What's Dat? Yet Another Audio Innovation

November 11, 1990|By Ron Gasbarro

Still in a quandary over whether to convert your vinyl record collection to compact disc? Hold off a wee bit longer and you can own a machine that plays DATs.

DATs -- digital audio tapes -- play up to four hours of music without anyone's ever having to flip them over. When it comes to sound quality, nothing like it has ever existed.

Compared with compact discs, DATs are even more compact, measuring about 1 by 2 inches. One of the big faults of CD players, especially in cars or in Walkman form, is that they skip when jostled. The sounds from a DAT do not waver no matter how deep the pothole you drive or jog into.

Unlike standard audio cassettes, DATs do not hiss. Anyone who has listened to a regular cassette through a Walkman has heard the background whooosh between cuts on an album. DATs offer crystal-clear recording with astoundingly low signal-to-noise ratio and 1/100th the distortion of audio cassettes.

Needless to say, DATs are in high demand by audiophiles.

"To most people, digital audio tape is an extremely good tape, the way a CD is an extremely high-quality record," says Brian Hudkins, owner of Gramophone Ltd., a stereophonic equipment dealer in Baltimore and Columbia.

"Upon hearing a DAT, customers say that the sound is as good as a CD. But DATs can perform in some ways that CDs and audio cassettes cannot."

Take your average cassette deck. The longest you can listen to music -- provided the deck has an auto reverse feature -- is 90 minutes. And say you only want to hear songs No. 3, No. 8 and No. 1, in that order. You're out of luck -- unless you have a programmable DAT machine that makes getting around the tape easier.

By pressing a few buttons, the DAT machine knows which albums cuts you want to hear, whizzing right by the ones you dislike.

Compact disc players let you program track orders, too. But as of now, you cannot record onto them. You can, however, record from CD to DAT, capturing the CD's clarity.

"The people that come in looking for a DAT player already have a CD player," says Mr. Hudkins. "But they want the ability to make their own tapes. The DAT is an evolution of that."

How does the digital audio tape recording process differ from that of standard tape?

"The perfect quality of sound reproduction on DAT is a factor of its digital nature," says Jim Disney, manager of Stansbury Audio in Dundalk. "Using standard tape, you are actually recording the sound right on to the tape, in analog fashion. But recording music digitally means that a series of commands is transferred to the digital tape. The machine reads these commands and expresses them as the music you have recorded."

The conversion of music to digital is a two-step process, adds Richard Krueger, a spokesman for the Sony Corp. of America, a company that manufactures DATs.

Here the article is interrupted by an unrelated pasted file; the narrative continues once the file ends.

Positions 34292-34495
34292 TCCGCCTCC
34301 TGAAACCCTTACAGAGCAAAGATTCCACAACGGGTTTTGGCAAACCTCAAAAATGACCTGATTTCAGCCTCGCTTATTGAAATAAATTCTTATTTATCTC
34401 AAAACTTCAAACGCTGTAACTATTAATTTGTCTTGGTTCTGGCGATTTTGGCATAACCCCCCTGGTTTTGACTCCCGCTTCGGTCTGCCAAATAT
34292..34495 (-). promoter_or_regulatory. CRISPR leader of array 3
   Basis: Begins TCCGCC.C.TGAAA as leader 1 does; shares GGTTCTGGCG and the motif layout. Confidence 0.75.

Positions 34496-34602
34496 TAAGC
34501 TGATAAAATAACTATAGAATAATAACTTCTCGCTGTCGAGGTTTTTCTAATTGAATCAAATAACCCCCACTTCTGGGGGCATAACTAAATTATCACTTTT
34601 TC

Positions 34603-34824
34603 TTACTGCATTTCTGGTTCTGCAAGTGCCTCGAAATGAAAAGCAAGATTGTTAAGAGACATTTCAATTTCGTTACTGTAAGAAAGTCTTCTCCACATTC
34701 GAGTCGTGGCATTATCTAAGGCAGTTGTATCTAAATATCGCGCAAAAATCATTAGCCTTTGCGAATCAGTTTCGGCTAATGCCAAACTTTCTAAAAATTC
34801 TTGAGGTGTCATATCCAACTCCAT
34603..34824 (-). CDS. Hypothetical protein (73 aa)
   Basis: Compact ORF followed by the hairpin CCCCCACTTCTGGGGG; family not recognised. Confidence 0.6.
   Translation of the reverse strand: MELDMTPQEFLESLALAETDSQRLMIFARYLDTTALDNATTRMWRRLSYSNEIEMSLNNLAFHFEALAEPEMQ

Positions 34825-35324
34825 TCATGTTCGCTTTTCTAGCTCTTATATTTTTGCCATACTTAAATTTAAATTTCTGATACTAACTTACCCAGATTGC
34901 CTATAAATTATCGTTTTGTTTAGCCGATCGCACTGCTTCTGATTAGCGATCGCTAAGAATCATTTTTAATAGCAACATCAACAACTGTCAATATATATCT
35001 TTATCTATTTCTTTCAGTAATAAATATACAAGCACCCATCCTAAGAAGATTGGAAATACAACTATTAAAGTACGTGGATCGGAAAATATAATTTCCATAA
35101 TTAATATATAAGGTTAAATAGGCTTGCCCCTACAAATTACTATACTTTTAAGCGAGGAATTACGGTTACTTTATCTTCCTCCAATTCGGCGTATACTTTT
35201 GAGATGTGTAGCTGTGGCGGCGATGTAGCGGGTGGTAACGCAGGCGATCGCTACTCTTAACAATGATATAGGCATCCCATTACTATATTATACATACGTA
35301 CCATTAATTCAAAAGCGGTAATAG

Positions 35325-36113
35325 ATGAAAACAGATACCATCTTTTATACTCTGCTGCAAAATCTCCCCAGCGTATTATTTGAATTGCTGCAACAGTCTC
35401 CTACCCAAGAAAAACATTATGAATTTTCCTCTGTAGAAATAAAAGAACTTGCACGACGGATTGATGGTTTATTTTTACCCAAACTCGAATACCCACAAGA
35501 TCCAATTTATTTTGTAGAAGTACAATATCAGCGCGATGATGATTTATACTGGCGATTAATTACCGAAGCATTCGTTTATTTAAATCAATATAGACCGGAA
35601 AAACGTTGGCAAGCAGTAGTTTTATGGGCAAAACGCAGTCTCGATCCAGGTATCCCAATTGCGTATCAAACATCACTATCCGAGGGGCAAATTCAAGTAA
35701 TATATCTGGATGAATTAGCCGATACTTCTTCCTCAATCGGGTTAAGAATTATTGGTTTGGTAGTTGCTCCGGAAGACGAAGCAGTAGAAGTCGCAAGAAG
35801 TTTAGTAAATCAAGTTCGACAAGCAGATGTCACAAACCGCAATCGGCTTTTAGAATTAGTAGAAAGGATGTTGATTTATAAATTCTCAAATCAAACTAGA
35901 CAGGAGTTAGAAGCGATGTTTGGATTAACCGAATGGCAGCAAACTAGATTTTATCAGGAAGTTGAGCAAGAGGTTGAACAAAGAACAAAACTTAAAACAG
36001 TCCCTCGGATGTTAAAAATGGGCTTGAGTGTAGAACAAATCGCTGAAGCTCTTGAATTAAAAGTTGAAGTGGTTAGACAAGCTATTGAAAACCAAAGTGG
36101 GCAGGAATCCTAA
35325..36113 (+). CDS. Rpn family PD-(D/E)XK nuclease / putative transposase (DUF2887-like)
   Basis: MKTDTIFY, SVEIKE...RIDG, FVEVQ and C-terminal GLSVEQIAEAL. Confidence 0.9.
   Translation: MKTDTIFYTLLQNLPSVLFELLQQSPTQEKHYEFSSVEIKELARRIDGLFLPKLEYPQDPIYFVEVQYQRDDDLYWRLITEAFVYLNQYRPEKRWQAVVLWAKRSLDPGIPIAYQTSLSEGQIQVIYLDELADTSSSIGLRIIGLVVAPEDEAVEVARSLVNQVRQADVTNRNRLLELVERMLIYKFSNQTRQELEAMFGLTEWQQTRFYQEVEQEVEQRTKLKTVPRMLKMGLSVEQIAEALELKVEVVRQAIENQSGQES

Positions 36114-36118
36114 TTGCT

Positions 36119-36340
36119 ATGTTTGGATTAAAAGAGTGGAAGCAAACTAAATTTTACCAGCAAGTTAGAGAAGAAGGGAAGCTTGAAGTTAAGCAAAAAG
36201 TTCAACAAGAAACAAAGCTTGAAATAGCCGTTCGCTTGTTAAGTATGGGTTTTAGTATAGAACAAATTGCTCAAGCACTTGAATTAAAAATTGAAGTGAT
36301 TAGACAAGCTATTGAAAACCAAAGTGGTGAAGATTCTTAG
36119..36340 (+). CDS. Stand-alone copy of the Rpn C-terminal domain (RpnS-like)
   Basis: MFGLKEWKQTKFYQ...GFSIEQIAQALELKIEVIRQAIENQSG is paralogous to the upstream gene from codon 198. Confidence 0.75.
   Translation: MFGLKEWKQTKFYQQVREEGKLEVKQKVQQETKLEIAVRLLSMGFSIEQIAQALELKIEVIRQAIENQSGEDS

First, the music is divided into discrete segments or samples. In the DAT format, each second of music is broken into 48,000 samples. Each sample is assigned a 16-bit binary code, similar to computer data. This process is called quantizing. The combination of sampling and quantizing enables virtually any signal to be coded with incredible accuracy, whether it is Leonard Bernstein or Faith No More. The DAT format records over 3 million bits of information for every second of music.

"The whole process is similar to a puzzle," says Mr. Krueger. "Each sample is like a piece of a puzzle. The puzzle can be disassembled and reassembled as often as desired. But each time the puzzle is assembled, it looks exactly like it did the first time."

You cannot say the same for vinyl records or audio cassettes, which wear out over time.

Standard audio, or analog, tape has been used since World War IIand was designed primarily for dictation. It is now nearly fully developed, as good as it is ever going to be, limiting future improvements to minor changes.

Analog tapes' inherent limitations -- signal-to-noise ratio, for example -- are caused by several factors: the interaction of the tape and the deck; the basic limitations of the recording and the playback head electronics; and the tape itself.

"DAT eliminates many of these problems by recording a representation of the music rather than the music itself," says Mr. Krueger. "As a result, the music is re-created after the tape/head interaction, in the electronics of the machine."

But digital or not, any tape can tear, rot or clog the rollers and guides inside a tape deck. Compact discs are touted as eternal -- they will supposedly last forever with proper treatment.

DATs still have it over regular tape because they feature protective covers for the tape, a high-quality shell and user recording tabs. The DAT tape is also made from a new tape formulation called "metal" tape that is significantly higher in quality than a standard cassette tape, from both a recording and structural standpoint. Metal tape has nearly seven times the shelf life of normal oxide tape.

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